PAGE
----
Tag Archives: David M. Kall

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Ohio Senate passes bill to create tax credit for Opportunity Zone investments

We have been following a new federal program that provides federal tax benefits for qualifying investments in geographically designated Opportunity Zones. As part of federal tax reform in 2017, Congress created the Opportunity Zone program to encourage investment in low-income areas. Last October the IRS and Treasury Department issued proposed regulations to provide investors with further guidance on the program. Now, the Ohio General Assembly is seriously considering a tax credit against the Ohio income tax with similar policy objectives in mind.

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Amazon abandons HQ2 in New York

After facing unexpected resistance, Amazon made a shocking announcement that it would abandon its plans for a second headquarters in Long Island City. Politicians, lawmakers, union leaders, and members of the surrounding community starkly opposed Amazon’s HQ2, citing a number of concerns including the nearly $3 billion in tax incentives that had been promised to Amazon.

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Illinois: Attorney general moves to dismiss tax case initiated by whistleblower on state’s behalf

Illinois Attorney General Lisa Madigan recently moved to dismiss a tax case brought by a tax whistleblower and, in doing so, suggested that in-state actors soliciting orders in Illinois may not have triggered “substantial nexus” to tax. We have been following developments as one notorious lawyer who has been dubbed the “king of qui tam,” Stephen Diamond, filed suit under the Illinois False Claims Act (IFCA) to prosecute non-compliance with the State’s use tax.

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Ohio: High court rules that “on-site management” model avoids sales tax on employment services

The Ohio sales tax on employment services is continuing to generate controversy. Originally imposed on Jan. 1, 1993, the sales tax on employment services is an important component of the state of Ohio budget that annually raises approximately $160 million in tax revenue. But the tax is controversial because it can be a heavy burden on businesses attempting to fill their labor needs, particularly in the tight labor market that we are currently experiencing.

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The Supreme Court of Utah gave taxpayers a sweet victory recently in Utah State Tax Commission v. See’s Candies.

The Supreme Court of Utah gave taxpayers a sweet victory recently in Utah State Tax Commission v. See’s Candies.  In See’s Candies, the Utah State Tax Commission challenged an arrangement between two wholly owned subsidiaries of Berkshire Hathaway that provided Utah corporate franchise tax benefits. The Utah Supreme Court, however, ultimately ruled in favor of the taxpayer, See’s Candies.

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Cincinnati Reds score Ohio tax break

The Ohio Supreme Court recently issued a divided ruling in Cincinnati Reds, LLC v. Testa allowing a use tax break for the Cincinnati Reds baseball team for bobblehead dolls and other promotional items given to some attendees at their home games. Though the Court split 5-2 in the ruling, the majority opinion that Justice Patrick Fischer authored quoted longtime Reds radio announcer Marty Brennaman to hold that “[T]his one belongs to the Reds.”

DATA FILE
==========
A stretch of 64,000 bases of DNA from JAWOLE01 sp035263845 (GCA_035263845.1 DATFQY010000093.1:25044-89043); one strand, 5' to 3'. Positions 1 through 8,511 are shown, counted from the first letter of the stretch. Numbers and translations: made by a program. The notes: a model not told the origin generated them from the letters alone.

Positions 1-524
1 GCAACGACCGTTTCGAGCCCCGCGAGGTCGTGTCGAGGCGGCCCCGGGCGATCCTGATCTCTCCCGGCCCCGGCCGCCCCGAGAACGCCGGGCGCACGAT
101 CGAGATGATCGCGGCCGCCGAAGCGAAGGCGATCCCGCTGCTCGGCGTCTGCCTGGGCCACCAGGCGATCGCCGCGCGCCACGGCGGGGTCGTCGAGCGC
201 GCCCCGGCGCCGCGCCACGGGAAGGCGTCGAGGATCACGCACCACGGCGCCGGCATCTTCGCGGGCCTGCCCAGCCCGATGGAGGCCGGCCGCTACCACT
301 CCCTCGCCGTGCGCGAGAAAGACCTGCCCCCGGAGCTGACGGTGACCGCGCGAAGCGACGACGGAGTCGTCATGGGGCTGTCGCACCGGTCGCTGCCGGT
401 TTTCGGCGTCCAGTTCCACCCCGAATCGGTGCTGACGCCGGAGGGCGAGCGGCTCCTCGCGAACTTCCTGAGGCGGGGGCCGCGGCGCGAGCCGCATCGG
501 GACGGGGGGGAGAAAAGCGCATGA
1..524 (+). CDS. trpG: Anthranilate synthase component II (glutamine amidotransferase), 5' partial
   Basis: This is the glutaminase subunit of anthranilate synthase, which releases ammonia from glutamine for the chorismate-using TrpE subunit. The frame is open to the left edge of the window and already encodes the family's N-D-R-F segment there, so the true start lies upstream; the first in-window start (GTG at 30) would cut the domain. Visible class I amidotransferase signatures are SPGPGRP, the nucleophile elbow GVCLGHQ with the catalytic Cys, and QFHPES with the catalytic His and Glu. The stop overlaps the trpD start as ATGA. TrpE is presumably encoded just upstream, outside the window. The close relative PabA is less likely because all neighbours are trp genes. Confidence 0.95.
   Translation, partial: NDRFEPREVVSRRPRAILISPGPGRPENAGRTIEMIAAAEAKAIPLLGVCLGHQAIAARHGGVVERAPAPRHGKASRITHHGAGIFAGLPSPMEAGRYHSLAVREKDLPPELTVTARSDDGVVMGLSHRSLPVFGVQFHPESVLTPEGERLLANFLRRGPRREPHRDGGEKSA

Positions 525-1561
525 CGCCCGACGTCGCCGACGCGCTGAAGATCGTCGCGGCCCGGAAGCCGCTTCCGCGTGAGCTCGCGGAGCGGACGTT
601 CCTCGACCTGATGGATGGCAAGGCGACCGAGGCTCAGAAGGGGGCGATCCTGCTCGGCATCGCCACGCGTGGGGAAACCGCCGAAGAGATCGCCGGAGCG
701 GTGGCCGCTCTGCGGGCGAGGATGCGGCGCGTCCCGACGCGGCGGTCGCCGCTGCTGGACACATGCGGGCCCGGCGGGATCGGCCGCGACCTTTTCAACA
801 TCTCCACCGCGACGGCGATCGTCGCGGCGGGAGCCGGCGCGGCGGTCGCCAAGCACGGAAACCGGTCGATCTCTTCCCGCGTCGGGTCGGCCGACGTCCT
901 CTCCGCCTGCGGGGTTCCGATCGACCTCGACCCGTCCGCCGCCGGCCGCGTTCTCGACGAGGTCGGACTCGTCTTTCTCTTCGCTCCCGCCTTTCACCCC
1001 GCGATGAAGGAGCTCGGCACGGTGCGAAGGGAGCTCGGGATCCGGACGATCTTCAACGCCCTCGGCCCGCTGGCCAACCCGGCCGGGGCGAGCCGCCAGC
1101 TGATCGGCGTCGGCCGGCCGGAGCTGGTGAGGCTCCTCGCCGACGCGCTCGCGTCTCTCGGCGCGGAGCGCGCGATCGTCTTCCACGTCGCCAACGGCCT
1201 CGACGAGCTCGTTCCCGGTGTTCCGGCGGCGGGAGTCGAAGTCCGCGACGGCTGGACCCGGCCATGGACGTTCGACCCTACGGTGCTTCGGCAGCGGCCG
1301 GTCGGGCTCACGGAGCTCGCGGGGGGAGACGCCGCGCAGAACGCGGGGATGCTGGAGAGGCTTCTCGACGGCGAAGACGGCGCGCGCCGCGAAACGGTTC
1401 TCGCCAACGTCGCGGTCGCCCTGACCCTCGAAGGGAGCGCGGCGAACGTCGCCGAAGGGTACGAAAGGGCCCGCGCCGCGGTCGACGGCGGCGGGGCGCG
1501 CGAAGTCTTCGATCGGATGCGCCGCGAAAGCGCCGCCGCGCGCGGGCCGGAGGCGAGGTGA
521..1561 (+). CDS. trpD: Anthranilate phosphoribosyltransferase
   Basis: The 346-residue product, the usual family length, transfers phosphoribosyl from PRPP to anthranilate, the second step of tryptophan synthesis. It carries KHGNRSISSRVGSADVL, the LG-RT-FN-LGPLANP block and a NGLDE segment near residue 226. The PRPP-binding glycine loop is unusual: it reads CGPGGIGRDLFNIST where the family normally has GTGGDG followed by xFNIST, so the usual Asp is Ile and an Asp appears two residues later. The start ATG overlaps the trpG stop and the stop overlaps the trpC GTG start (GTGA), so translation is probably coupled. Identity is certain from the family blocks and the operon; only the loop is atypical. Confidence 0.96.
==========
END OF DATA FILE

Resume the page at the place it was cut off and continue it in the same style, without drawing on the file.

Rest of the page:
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Ohio Supreme Court offers guidance on “agency exclusion” under Ohio commercial activity tax.

One controversial issue that commonly arises in Ohio commercial activity tax (CAT) audits is whether taxpayers qualify for the so-called “agency exclusion” for gross receipts received on behalf of others. The CAT is Ohio’s entity-level tax for the privilege of doing business in the state, as measured by the taxpayer’s “taxable gross receipts” in Ohio. Some other states impose a net income tax at the entity-level, which removes expenses from the base of the tax, or have no entity-level business tax at all.

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Wayfair update: States begin imposing economic nexus rules as Congress mulls federal legislation

Effective Oct. 1, 2018, economic nexus rules take effect for remote sellers in 11 states, including Alabama, Illinois, Indiana, Kentucky, Michigan, Minnesota, New Jersey, North Dakota, Washington, and Wisconsin. That means that remote sellers must begin collecting sales tax in these states if they meet the state’s economic nexus threshold, whether they have a physical presence in the state or not.

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More states respond to South Dakota v. Wayfair

The legal environment of business is continuing to change following the U.S. Supreme Court’s landmark decision in South Dakota v. WayfairAs we have reported, the case fundamentally alters sales and use tax obligations for many online and remote merchants. States are now free to require online and remote sellers to collect sales tax from their customers based solely upon in-state economic activity, even if they do not have a physical presence in the taxing state.

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Minnesota: High court strikes down tax on trust income from the sale of shares in Minnesota corporation

The Supreme Court of Minnesota recently struck down the State Tax Commissioner’s attempt to impose an income tax on trust income from the sale of shares in a Minnesota corporation.  The Court issued its opinion in Fielding v. Commissioner of Revenue on July 18, 2018, finding that the tax violates constitutional due Process protections against extraterritorial taxation.

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